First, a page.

http://assets-s3.rollingstone.com/assets/images/album_review/ec4985ce21fec92a45125dfdc44f024da8cdfa0c.jpg Go Away White


Go Away White

Rolling Stone: star rating
Community: star rating
5 3 0
March 6, 2008

They haven'treleased a studio album in twenty-five years and haven't played together live since 2006, but Bauhaus have never really gone away. Even after three members formed Love and Rockets, and singer Peter Murphy went solo, it was Bauhaus that goth fans obsessed over, marveling at thesnarling punk of "Double Dare" or the Halloween dub of "Bela Lugosi's Dead." And Bauhaus' self-professed final album, Go Away White — recorded in less than three weeks during their last reunion — shows why they've remained vital: Despite followers from Nine Inch Nails to Korn, no one has ever come close to capturing the genuinely odd rumble at the heart of their music. While their last record, 1983's Burning From the Inside, moved ever closer to Love and Rockets' slicked-up alt-rock, the loose, garage-y Go Away White points back to Bauhaus' roots as Grand Guignol punks: Guitarist Daniel Ashstill strangles his chords with alien buzz on "Endless Summer of the Damned"; David J's bass remains subliminally funky on "Undone"; andMurphy's voice has held up well, moving easily from a howl ("Adrenalin")to an overbaked croon ("Saved"). Like true vampires, Bauhaus stillmanage to pull off being melodramatic and wickedly energetic even in oldage. R.I.P. again.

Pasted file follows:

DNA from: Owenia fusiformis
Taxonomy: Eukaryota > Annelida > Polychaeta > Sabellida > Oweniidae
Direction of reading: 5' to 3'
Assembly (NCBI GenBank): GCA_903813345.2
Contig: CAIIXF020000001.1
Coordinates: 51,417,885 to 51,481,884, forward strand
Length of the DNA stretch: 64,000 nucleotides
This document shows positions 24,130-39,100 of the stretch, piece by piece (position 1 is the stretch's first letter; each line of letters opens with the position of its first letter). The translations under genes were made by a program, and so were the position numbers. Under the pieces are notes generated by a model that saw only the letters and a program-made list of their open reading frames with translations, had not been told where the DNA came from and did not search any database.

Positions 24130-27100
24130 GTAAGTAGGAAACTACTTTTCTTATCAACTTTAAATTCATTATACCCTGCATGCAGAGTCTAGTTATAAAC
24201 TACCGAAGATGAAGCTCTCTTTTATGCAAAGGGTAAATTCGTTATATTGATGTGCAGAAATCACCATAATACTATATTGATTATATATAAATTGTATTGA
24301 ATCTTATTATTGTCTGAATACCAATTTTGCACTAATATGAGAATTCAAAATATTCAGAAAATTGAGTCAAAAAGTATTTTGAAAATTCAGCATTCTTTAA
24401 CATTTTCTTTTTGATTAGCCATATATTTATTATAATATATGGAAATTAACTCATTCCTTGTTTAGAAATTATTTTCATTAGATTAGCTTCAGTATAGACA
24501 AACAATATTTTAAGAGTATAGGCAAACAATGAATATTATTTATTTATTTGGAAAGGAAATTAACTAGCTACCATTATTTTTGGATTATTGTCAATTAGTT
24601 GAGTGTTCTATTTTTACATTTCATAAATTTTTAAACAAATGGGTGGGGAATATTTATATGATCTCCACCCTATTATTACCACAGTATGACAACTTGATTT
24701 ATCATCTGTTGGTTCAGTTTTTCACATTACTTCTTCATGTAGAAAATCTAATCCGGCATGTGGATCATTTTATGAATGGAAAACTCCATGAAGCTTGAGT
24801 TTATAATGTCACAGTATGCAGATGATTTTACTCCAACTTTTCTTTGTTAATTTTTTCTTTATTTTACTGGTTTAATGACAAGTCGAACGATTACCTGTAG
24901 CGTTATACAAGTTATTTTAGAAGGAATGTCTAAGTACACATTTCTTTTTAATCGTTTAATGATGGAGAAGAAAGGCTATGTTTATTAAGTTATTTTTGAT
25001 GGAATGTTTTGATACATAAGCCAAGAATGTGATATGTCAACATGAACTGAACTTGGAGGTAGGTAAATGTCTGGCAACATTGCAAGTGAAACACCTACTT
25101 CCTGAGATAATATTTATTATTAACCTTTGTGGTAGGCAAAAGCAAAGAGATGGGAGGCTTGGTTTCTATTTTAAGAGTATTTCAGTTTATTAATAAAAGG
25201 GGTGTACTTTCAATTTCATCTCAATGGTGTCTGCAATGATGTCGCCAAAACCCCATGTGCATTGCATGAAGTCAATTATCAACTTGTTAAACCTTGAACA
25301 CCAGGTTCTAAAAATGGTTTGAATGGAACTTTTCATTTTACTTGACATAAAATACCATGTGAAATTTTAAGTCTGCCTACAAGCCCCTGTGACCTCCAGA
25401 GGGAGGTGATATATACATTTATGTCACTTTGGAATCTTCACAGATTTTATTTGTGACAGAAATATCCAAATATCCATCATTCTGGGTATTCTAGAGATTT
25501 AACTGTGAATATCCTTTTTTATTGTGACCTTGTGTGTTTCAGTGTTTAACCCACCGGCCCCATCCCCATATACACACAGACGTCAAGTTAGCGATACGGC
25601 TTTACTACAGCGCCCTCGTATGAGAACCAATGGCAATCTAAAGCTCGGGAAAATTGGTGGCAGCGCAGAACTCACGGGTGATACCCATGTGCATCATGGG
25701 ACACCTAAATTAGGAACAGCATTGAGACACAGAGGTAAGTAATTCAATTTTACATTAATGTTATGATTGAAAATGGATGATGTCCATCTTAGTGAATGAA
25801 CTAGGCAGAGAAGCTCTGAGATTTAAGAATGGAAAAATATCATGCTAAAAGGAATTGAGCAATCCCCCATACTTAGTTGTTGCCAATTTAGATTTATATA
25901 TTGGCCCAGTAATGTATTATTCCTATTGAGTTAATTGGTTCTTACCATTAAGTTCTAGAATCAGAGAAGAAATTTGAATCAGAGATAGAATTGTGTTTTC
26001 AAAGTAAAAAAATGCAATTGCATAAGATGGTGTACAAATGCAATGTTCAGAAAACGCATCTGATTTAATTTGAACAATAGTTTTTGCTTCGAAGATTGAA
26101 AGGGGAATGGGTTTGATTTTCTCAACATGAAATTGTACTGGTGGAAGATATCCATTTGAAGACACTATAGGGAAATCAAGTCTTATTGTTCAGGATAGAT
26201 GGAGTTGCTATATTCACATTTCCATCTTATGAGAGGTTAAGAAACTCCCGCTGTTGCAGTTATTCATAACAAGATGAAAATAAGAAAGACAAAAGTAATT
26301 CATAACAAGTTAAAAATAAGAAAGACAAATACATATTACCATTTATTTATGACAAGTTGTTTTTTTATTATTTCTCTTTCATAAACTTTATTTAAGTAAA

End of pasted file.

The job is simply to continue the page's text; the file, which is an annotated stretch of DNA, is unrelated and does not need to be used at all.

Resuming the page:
Album Review Main Next


Community Guidelines »
loading comments

loading comments...


Sort by:
    Read More
    Around the Web
    Powered By ZergNet
    Daily Newsletter

    Get the latest RS news in your inbox.

    Sign up to receive the Rolling Stone newsletter and special offers from RS and its
    marketing partners.


    We may use your e-mail address to send you the newsletter and offers that may interest you, on behalf of Rolling Stone and its partners. For more information please read our Privacy Policy.

    Song Stories

    “San Francisco Mabel Joy”

    Mickey Newbury | 1969

    A country-folk song of epic proportions, "San Francisco Mabel Joy" tells the tale of a poor Georgia farmboy who wound up in prison after a move to the Bay Area found love turning into tragedy. First released by Mickey Newbury in 1969, it might be more familiar through covers by Waylon Jennings, Joan Baez and Kenny Rogers. "It was a five-minute song written in a two-minute world," Newbury said. "I was told it would never be cut by any artist ... I was told you could not use the term 'redneck' in a song and get it recorded."

    More Song Stories entries »